Preferably, a period in which the first imaging device outputs the first image data is shorter than a period in which the second imaging device outputs the second image data.

Preferably, there is further provided a third processor for executing a third process on each of the first image data processed by the first processor and the second image data processed by the second processor.

Preferably, there are further provided an allocator for allocating an extraction area covering pixels equivalent to the second number, on an imaging surface of the first imaging device; and an extractor for extracting for the third process one portion of image data belonging to the extraction area allocated by the allocator, out of the first image data processed by the first processor.

Further preferably, there is further provided a mover for moving the extraction area in a direction that offsets a movement of the imaging surface in a direction orthogonal to an optical axis.

A video camera according to the present invention comprises: an imager, having an imaging surface irradiated with an optical image of an object scene, for outputting first image data having pixels equivalent to a first number; a first processor for executing a first process on the first image data outputted from the imager; a creator for creating second image data having pixels equivalent to a second number different from the first number based on the first image data processed by the first processor; and a second processor for executing a second process in synchronous with a frequency having a numerical value based on the difference between the first number and the second number, on the second image data created by the creator.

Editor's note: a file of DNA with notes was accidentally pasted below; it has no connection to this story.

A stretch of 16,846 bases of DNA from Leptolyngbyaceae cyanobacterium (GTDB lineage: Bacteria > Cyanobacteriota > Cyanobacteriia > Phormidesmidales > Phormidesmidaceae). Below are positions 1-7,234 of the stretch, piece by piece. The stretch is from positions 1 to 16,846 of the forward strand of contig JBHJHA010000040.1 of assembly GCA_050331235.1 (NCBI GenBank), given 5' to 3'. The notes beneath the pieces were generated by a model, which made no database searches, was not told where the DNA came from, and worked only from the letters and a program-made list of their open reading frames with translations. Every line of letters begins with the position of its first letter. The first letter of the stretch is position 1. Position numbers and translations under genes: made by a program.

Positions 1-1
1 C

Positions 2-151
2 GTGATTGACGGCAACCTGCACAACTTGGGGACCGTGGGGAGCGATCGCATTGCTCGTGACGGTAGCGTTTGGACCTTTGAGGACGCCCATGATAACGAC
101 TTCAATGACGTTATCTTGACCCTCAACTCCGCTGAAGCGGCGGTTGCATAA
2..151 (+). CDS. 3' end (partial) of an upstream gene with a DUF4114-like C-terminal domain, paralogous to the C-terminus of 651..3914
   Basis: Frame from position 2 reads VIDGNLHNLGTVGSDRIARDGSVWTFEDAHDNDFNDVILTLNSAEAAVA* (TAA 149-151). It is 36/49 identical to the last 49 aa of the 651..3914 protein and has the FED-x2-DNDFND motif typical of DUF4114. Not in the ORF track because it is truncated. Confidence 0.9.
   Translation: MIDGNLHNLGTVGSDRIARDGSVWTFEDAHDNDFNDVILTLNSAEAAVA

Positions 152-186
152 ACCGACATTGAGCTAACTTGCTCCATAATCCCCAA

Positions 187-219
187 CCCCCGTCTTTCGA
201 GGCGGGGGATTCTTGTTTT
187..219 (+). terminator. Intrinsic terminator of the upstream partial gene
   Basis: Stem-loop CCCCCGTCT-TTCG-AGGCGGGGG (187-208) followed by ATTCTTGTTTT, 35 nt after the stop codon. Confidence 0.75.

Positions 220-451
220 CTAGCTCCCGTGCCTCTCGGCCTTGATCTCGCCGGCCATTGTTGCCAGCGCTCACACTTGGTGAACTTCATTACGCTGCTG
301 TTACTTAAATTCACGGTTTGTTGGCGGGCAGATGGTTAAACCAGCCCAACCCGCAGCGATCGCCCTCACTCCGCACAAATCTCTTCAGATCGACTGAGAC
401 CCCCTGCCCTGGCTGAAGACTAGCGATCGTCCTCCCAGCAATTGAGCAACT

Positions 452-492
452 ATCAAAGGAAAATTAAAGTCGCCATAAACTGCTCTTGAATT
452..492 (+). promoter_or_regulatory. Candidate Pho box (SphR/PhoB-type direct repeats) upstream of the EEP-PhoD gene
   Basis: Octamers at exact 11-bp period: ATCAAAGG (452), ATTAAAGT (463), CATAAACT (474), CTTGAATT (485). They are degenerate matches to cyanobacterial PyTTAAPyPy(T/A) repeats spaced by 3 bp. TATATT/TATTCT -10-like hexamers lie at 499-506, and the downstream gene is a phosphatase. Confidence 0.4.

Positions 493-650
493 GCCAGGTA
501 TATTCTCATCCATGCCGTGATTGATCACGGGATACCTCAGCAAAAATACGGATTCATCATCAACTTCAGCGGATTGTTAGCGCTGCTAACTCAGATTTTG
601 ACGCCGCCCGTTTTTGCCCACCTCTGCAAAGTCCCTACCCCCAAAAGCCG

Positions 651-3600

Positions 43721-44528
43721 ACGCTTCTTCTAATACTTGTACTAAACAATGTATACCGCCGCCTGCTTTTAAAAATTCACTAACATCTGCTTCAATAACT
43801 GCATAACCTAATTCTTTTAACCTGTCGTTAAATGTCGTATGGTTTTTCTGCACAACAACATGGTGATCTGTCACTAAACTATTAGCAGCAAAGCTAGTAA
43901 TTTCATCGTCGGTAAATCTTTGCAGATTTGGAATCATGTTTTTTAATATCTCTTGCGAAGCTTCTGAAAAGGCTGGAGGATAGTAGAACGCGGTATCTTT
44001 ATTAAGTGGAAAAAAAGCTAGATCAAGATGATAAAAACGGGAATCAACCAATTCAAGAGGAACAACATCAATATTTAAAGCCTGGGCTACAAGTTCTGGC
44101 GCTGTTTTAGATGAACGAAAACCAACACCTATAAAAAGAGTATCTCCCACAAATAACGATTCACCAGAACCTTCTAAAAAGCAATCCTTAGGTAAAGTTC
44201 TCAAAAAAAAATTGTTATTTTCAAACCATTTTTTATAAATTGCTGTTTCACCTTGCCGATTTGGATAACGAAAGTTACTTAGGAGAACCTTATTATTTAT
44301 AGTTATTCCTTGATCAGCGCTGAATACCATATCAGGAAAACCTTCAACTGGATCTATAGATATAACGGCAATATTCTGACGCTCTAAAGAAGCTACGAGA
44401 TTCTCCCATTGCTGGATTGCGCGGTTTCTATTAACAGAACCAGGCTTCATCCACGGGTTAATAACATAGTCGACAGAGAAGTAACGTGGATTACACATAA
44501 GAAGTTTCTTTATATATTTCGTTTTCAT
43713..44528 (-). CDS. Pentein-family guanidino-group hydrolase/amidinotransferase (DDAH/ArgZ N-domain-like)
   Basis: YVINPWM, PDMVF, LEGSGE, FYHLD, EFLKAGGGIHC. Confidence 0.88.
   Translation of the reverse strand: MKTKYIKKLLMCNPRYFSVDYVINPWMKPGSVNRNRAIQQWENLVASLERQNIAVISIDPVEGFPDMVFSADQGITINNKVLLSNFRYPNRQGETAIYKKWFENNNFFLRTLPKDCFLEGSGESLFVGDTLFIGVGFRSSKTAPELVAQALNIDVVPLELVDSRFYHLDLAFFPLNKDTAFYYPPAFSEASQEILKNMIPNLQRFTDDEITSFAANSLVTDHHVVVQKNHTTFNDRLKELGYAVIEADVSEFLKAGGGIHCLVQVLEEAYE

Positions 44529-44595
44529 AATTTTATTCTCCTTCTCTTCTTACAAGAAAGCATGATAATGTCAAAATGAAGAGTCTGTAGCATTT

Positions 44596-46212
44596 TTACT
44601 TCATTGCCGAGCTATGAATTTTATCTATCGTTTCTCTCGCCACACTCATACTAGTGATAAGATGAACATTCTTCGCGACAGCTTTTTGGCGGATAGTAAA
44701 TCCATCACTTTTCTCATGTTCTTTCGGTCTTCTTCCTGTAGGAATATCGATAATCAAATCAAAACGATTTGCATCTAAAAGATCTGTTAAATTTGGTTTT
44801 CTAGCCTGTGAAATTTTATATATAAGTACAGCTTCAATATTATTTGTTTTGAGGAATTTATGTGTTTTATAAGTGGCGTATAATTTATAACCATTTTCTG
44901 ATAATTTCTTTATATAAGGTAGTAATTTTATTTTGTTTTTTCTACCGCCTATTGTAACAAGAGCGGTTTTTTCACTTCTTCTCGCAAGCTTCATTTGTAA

Preferably, the first processor executes the first process in synchronous with a frequency having a numerical value based on a reference frequency, and the frequency for the second process has a numerical value obtained by multiplying a ratio of the second number to the first number by a numerical value that the reference frequency indicates.

Further preferably, the first processor includes: a divider for dividing the first image data into N blocks (N: an integer equal to or more than two) of partial image data; and a parallel processor for executing in parallel the first process on the N blocks of partial image data divided by the divider, and the frequency for the first process has a numerical value that is 1/N the numerical value that the reference frequency indicates.

More preferably, the second processor serially executes the second process on the second image data, and the second number is 1/N the first number.

Preferably, the creator includes: an allocator for allocating an extraction area covering pixels equivalent to the second number, on the imaging surface; and an extractor for extracting, as the second image data, one portion of image data belonging to the extraction area allocated by the allocator.

Further preferably, there is further provided a mover for moving the extraction area in a direction to offset a movement of the imaging surface in a direction orthogonal to an optical axis, in which the imager repeatedly outputs the first image data.

Preferably, the first image data is data including both an optical black component and an object-scene-image component, and the second image data is data including only the object-scene-image component out of the optical black component and the object-scene-image component.

A video camera according to the present invention comprises: an imager, having an imaging surface irradiated with an optical image of an object scene, for outputting first image data having pixels equivalent to a first number; a divider for dividing the first image data outputted from the imager into N blocks (N: an integer equal to or more than two) of partial image data; a first processor for executing in parallel a first process on the N blocks of partial image data divided by the divider; a creator for creating second image data having pixels equivalent to a second number that is equal to or less than 1/N the first number based on the N blocks of partial image data processed by the first processor; and a second processor for serially executing a second process on the second image data created by the creator.

Preferably, the first processor and the second processor respectively execute the first process and the second process in synchronous with a common frequency.